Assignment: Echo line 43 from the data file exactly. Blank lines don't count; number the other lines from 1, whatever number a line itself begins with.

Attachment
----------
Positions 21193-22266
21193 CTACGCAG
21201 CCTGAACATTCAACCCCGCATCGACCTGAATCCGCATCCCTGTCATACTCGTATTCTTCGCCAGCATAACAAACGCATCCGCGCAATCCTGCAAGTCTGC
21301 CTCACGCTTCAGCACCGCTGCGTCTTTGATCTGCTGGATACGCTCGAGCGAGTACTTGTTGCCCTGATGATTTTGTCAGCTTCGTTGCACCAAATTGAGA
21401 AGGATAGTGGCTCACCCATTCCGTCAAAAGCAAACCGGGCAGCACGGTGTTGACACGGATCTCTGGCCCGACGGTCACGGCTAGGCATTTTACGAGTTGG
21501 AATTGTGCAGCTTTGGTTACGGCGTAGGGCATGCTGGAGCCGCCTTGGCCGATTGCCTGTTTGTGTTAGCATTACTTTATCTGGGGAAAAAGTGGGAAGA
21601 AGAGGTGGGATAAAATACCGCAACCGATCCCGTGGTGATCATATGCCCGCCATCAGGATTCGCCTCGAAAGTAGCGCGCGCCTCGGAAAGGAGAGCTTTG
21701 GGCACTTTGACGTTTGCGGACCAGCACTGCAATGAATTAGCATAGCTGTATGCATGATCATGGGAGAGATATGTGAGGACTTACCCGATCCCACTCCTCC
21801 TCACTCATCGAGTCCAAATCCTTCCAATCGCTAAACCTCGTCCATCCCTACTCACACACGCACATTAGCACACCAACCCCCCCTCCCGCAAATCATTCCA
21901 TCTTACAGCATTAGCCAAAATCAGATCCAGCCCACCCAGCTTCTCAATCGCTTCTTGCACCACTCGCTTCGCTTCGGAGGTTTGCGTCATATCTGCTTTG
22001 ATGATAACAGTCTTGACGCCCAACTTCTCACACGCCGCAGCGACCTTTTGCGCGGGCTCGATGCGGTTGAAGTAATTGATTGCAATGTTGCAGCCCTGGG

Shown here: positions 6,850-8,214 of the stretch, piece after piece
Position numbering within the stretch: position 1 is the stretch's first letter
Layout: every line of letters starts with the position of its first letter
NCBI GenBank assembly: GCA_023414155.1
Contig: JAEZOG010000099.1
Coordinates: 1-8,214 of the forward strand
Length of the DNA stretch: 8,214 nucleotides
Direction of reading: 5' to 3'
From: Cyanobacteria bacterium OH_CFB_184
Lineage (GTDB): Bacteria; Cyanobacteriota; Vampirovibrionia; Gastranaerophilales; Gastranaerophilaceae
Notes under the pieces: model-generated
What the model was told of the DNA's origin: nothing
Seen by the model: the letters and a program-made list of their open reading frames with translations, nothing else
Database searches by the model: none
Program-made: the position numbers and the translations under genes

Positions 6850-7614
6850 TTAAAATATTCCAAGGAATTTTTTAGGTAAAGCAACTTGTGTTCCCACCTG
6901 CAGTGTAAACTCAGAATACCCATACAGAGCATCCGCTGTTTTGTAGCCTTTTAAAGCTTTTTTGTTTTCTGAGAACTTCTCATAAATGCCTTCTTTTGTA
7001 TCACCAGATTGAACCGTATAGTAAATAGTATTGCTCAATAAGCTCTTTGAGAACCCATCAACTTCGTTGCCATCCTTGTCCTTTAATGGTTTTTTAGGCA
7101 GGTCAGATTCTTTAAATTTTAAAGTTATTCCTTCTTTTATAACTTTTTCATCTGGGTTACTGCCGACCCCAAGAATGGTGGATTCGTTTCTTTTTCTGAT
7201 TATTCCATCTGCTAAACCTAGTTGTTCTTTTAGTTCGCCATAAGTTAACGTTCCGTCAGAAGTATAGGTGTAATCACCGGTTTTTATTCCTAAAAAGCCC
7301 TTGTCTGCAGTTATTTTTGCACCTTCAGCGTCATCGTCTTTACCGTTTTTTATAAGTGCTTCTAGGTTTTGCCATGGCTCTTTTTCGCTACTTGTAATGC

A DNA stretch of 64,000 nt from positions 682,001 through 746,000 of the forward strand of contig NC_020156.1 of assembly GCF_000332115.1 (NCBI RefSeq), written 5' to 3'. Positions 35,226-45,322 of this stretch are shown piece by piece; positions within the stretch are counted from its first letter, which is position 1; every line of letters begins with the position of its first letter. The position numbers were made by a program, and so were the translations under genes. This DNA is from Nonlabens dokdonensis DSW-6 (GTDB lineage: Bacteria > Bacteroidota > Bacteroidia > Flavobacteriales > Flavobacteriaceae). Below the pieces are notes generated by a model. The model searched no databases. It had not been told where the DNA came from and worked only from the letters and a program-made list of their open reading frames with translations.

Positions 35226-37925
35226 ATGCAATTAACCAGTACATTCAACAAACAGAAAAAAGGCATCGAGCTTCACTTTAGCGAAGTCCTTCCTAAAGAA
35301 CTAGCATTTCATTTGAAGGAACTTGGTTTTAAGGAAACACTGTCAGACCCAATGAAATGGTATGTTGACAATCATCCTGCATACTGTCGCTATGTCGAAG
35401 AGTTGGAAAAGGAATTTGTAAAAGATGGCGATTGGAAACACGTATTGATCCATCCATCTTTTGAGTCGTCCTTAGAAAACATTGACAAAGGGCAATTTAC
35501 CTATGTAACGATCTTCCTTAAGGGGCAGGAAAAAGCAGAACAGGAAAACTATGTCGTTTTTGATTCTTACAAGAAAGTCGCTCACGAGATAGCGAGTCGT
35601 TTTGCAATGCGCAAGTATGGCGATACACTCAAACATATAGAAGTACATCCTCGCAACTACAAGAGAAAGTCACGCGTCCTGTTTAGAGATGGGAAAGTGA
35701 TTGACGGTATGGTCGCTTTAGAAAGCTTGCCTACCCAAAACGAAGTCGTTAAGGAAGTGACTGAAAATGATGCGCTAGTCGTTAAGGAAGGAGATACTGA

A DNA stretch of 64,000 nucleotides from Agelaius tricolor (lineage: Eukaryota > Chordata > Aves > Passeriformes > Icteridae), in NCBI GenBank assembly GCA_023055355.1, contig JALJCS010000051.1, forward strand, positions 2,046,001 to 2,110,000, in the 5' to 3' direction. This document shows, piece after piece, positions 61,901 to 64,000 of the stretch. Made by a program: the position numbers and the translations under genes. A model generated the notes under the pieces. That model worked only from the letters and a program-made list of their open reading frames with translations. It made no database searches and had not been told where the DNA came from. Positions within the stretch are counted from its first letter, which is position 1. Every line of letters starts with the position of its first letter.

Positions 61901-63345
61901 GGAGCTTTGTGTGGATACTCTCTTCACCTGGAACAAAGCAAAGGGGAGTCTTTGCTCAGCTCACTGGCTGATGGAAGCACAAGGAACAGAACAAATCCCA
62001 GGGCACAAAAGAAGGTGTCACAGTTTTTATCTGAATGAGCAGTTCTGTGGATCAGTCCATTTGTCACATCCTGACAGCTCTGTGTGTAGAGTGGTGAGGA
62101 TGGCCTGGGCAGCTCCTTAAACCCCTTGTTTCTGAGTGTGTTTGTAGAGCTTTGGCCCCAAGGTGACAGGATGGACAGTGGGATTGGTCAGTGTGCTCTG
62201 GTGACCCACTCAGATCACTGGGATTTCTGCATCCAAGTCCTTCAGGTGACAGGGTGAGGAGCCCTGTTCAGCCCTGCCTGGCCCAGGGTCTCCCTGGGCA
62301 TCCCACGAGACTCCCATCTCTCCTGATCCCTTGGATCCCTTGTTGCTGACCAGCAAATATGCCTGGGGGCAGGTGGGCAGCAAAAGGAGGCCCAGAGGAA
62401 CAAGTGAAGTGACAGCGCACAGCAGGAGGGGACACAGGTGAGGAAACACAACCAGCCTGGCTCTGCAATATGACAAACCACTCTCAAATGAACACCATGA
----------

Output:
Positions 61901-63345